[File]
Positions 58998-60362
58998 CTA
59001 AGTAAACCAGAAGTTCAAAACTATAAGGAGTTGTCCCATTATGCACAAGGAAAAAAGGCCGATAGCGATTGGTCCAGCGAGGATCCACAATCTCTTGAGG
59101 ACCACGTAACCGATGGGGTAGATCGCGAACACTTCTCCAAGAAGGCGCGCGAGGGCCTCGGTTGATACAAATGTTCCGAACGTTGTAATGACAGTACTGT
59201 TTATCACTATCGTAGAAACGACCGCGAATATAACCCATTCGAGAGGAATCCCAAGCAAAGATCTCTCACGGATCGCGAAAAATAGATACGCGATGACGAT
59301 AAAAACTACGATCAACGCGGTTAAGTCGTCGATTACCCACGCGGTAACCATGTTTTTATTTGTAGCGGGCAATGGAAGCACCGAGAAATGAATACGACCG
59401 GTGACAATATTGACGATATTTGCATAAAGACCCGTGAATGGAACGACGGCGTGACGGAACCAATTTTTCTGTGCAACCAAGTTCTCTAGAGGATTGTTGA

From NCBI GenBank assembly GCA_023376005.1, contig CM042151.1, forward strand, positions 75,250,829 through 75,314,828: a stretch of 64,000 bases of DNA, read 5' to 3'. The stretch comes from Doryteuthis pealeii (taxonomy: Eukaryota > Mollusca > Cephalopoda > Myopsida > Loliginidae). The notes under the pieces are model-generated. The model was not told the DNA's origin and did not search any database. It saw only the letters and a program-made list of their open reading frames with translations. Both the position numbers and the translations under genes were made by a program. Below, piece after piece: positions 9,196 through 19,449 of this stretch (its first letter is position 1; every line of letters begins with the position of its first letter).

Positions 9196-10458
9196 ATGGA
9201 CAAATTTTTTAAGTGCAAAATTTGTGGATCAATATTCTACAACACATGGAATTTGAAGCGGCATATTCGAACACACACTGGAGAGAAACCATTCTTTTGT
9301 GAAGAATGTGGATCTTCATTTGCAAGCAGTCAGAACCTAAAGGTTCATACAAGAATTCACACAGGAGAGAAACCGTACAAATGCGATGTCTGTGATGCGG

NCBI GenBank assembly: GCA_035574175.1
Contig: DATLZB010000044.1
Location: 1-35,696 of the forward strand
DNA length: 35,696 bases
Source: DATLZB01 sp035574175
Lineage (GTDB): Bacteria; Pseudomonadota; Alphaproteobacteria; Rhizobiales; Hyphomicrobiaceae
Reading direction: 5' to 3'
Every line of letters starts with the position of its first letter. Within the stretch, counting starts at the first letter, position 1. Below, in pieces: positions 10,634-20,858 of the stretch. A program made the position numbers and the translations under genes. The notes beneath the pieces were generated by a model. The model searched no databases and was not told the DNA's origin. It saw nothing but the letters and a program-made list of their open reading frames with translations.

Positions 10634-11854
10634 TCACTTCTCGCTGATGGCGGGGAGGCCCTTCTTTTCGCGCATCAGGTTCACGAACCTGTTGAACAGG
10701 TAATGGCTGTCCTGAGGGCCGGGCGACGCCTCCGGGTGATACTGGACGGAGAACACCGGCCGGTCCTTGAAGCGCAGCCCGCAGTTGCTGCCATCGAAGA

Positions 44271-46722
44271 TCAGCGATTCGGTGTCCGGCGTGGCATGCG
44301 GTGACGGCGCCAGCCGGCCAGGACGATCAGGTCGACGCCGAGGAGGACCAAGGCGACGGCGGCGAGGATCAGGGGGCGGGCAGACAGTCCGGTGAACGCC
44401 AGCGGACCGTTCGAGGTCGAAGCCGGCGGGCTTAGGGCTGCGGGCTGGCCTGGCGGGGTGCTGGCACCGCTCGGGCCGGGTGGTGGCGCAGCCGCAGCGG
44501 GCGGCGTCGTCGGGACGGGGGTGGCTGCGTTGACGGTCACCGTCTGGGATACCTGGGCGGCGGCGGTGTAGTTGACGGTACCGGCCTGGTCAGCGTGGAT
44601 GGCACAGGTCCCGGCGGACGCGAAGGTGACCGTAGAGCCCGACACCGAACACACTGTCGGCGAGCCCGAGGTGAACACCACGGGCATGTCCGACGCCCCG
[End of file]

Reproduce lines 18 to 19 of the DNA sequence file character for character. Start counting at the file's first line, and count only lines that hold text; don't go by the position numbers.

Lineage (GTDB): Bacteria; Pseudomonadota; Alphaproteobacteria; Rhizobiales; Hyphomicrobiaceae
Reading direction: 5' to 3'